Monday, April 29, 2013

Delaying Your Plans

The past two sessions of my L5R game I have gone into the session, notes in hand, prepared to launch a plot line that is going to be a large meta-arc for the game and last for sessions (and generations) to come. In both sessions I have failed to start this plot. The first session because the players found a hook to a different generation spanning plot and went after it, and last session because...well, because they didn't. Now, the first session is just your standard case of players found something else to do. However, the second session I actively stepped back and held my "GM Begins Plot" event cards close to my chest. Why? Well, that's what I want to discuss this session.

Narrative Arcs and Rising Tensions
The general theme in most stories is that as you progress through the story the tension increases. The stakes get higher, the risks greater, and everything ends up building and building and building until it finally all culminates with the climax of the tale. A lot of RPGs try to follow this theme as well. The problem is that if you just do rising tension with a straight line you're just going to end up exhausted and with exhausted players. The plot starts to feel claustrophobic with no way out. to break this up, you need breaks in the action. Effectively, you need rest areas.

Rest Areas
A rest area in a plot is any time where the action stops increasing and, if anything, the tension takes a step down. The over all trend of tension can still be increasing, but the characters get a quiet moment to get their crap together, rest, recover, digest any new information they've received, and to express whatever growth may have happened to them in the interim.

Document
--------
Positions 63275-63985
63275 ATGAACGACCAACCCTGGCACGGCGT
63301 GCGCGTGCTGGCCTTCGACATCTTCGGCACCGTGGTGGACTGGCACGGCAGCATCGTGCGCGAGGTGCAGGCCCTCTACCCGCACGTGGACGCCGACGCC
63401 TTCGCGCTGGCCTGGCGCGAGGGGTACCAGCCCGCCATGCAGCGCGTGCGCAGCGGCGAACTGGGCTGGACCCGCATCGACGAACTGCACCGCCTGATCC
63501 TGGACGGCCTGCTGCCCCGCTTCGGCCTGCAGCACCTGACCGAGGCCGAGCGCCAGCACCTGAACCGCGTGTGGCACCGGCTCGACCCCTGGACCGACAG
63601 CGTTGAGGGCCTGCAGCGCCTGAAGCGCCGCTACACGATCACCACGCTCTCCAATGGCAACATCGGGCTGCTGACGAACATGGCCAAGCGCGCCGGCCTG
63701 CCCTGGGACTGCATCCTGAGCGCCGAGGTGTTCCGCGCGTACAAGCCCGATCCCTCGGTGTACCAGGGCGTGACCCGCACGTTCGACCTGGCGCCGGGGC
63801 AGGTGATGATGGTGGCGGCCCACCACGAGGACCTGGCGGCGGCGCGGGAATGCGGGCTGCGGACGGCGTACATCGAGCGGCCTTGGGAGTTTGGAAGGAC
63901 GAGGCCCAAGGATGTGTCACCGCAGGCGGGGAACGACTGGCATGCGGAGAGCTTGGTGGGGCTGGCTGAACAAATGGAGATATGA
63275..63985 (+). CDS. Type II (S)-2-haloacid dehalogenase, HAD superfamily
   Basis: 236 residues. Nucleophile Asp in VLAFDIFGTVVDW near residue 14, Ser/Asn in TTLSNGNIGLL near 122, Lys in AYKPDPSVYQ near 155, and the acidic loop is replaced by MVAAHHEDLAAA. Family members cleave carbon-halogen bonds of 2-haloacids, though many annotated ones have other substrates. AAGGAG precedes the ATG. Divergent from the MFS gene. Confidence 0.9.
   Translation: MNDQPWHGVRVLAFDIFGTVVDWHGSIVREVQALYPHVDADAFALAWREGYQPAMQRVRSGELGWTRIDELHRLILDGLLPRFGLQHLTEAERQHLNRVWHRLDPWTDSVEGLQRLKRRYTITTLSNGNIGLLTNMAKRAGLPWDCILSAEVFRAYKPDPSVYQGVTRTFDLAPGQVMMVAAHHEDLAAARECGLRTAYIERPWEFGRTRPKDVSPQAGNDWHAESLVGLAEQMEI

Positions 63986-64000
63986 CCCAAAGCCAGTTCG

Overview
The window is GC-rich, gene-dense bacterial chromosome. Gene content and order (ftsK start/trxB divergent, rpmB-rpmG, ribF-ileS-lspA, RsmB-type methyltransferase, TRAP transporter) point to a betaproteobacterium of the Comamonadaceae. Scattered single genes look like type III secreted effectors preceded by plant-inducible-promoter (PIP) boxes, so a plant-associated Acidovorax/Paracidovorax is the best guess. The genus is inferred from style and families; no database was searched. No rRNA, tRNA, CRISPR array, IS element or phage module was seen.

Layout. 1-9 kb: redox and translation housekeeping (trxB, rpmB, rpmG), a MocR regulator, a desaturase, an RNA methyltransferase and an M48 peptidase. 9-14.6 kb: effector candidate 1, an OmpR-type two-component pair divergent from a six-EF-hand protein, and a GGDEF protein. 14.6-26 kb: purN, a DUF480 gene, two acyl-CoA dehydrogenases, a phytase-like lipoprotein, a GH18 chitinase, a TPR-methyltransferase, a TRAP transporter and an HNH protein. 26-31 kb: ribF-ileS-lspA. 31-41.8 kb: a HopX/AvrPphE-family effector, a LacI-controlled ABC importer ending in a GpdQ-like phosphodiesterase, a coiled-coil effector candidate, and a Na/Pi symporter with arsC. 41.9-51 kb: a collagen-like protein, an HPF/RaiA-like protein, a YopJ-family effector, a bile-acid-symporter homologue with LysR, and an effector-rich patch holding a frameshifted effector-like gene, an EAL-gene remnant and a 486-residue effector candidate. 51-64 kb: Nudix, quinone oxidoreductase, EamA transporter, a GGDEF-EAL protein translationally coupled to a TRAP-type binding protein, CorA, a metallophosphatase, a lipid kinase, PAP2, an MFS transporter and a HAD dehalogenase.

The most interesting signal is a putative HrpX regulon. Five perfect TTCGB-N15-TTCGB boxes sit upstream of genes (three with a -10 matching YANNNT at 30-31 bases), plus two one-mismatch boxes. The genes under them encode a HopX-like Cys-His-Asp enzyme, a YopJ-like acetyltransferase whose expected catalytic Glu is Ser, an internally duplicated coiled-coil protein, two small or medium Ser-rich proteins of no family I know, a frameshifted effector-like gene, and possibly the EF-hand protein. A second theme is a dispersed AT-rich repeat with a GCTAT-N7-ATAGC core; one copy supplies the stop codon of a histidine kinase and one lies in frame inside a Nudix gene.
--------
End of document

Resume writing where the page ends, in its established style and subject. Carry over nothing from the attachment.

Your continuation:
Back To My Game
By now you should know why I stepped back. Essentially, what happened the first session capped off a whole lot of things that had happened to my players, including the near death of two of them. After wards, the players needed some time to reflect on their characters, and, IC-wise, the characters needed some time to interact. I realized this as I watched the normal "quiet" times in game before I prompt for what they want to accomplish quickly fill with IC conversation, complete with characters starting to reveal secrets to each other and start to form bonds. It was kind of cool to watch and I didn't want to interrupt it; so I didn't.

In The End
In the end we had a quieter but still fun session. I got to play a lot of NPCs that are related to the characters backgrounds and back stories. The PCs themselves interacted with each other, opened up a bit, and started to form a real team. It was cool to watch and I think the next few games - and the arcs I want to reveal going forward - are going to be a lot more fun and indepth because of it. All because I was willing to delay my plans and let the PCs come out of their shells. Give it a shot sometime.

1 comment:

  1. I found myself in this situation a month or so back, and for a while I was pretty worried that the action had completely drained from the game as the down time IC chat stuff ran into its third session. As it turned out, the little bits and pieces that the players were doing and talking about all came together to move the plot forward in ways I hadn't quite expected. Turned out that leaving the players to their own devices for a while was just waht the story needed.